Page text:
To draw examples from non-Christian traditions would be to venture — possibly disrespectfully — beyond the limits of my reading, but such compilations certainly exist. In his book The Perennial Philosophy (1944), Aldoux Huxley compiled diverse examples from Islamic, Christian, Buddhist and Hindu literature to show that mystical experience is a universal phenomenon, with common unifying characteristics such as the transcendence of the individual self. Other 20th and 21st century writers such as Frithjof Schuon, Huston Smith, Ananda Coomaraswarmy and James Cutsinger have also written on the similarities between mystics from different religious traditions to show that these mystical experiences are not limited to any single cultural context, but are a core aspect of human spirituality everywhere.

When we investigate the firsthand descriptions of these experiences, we once again see the phenomenon of self-forgetting and self-transcendence. In the heights of peak religious experience, not brought about by any kind of drug but rather experienced spontaneously, or as the culmination of ascetic practice, common elements are discernible: the forgetting of self, loss of ego and personal identity, and a transcendence of our separate ‘self vs. other’ dualism into a non-dual unitive experience.

So, what of it?

Peak experiences of flow, ecstasy, spirituality and losing ourselves in our hobbies are how we unwind, recalibrate, and tap into a higher state of mind, above the mud of our ruminative ego chatter. There is a strong case to be made that western society has unhealthily suppressed these kinds of experiences, and we need to work to rehabilitate and re-integrate them into our culture again. I will leave that argument for authors such as Jules Evans; what concerns me here is what these experiences disclose about the nature of the self.

In peak experiences of human consciousness, the most blissful mental states we can achieve — whether they be from ‘flow’, ‘losing yourself to dance,’ psychedelics or mysticism — we notice a phenomenon which could, perhaps, tell us something about ourselves.

In all of these experiences, although the ego chatter of self-conscious rumination is forgotten (or in more powerful experiences, dissolved), conscious awareness persists, usually accompanied by intensely positive emotions. We can lose our ego, even our sense of self-identity, without losing our consciousness, subjectivity, or awareness of the world. As Pollan wrote, “The psychedelic experience of non-duality suggests that consciousness survives the disappearance of the self, and that it is not so indispensable as we — and it — like to think” (2019: 205).

The fact that consciousness can persist without (liberated from!) the ego or the ‘self’ could have broad implications for psychology, the humanities, and for our own lives. Drawing out these consequences in depth is a work in progress, but here I want to lay out some questions that form an important point of departure:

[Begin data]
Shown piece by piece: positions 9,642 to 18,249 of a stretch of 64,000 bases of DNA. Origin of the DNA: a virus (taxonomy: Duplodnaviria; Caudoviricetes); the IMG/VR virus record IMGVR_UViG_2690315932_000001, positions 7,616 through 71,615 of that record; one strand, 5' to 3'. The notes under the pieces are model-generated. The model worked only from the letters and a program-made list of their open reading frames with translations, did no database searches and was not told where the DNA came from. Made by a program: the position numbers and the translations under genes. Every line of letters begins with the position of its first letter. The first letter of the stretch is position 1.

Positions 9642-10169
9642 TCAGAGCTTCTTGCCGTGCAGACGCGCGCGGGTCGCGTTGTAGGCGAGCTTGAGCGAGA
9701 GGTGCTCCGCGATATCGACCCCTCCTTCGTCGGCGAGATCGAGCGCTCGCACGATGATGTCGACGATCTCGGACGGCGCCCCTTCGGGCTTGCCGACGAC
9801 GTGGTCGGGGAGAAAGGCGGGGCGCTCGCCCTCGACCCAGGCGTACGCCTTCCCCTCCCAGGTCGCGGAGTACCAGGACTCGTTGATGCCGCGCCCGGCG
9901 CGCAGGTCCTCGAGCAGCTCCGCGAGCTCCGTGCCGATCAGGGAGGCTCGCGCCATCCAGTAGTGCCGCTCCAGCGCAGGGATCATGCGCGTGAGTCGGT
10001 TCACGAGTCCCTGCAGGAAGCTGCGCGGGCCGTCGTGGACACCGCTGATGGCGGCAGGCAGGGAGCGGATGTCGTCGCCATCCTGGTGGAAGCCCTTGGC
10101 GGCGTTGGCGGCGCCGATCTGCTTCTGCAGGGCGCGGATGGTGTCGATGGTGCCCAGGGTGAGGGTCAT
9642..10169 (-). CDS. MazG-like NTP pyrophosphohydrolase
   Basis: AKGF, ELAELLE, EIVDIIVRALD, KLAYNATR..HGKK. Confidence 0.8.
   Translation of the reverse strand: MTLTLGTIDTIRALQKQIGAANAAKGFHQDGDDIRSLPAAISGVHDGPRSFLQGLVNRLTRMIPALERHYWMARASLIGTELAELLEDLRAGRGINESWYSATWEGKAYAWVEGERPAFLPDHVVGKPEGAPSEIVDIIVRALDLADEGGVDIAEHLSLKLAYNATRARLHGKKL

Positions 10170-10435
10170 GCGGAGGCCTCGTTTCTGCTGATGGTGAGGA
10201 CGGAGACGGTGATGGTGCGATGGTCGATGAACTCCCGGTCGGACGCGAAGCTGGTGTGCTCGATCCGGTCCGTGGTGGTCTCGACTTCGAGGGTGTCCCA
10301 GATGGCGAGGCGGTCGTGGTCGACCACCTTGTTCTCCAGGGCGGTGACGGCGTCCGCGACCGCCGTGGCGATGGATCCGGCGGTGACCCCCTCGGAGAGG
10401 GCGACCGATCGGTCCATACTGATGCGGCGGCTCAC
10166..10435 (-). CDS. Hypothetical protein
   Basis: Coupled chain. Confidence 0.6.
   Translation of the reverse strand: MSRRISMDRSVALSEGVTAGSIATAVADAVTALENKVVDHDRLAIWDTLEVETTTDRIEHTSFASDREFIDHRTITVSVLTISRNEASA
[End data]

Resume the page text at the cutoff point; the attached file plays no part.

If the ego can be so easily — and radically — destabilised, how essential is it to our real identity? If it can dissolve without impacting our ongoing conscious awareness, this raises serious questions about how ‘real’ the ego is and how we should perceive its agenda. How seriously would you take the anxieties and concerns of that voice inside your head if you knew that it was an illusion, a construct of a certain part of your brain that evolved to help you navigate external threats? What if the ‘real you’ is not, after all, that identity that you developed in late childhood, that narrative character inhabiting your subjective awareness who has memories, anxieties, desires and plans? If that is the case, who are you, really? Who am I, beneath all the stories of my ego, that can be washed away in a single blissful experience leaving me no worse off; the “I” whose happiest times are when I forget those stories and that inner chatter subsides?

Grappling with these questions could be important for furthering human wellbeing and happiness. So many people are painfully, heavily invested in their identities, cripplingly attached to the stories of their own ego narrative; stories that hurt them over and over again because they take them so seriously. “I must have justice! I’ve been wronged! They owe me! This isn’t how I wanted my life to turn out! I’m a loser! I need to prove myself to them!” Think of the narratives that people construct in their minds that they obsess over painfully for years. Could the smashing of the illusion (or idol?) of the human ego, the individual identity of the personal self, be key for liberating us from mental suffering and unhealthy habits of thought?

It would appear that, in the most meaningful and blissful states of consciousness that humans can achieve, these characteristics — ego-dissolution, transcendence, ecstasy and non-dualism — are recurrent. Is it a stretch to suggest that they disclose something about our true nature, beneath the illusion of the ego, by showing us what we are like when we achieve our highest forms of self-realisation?

Tim Redfern

Written by

Social policy consultant based in Berlin, fascinated by philosophy, religion, psychology and politics.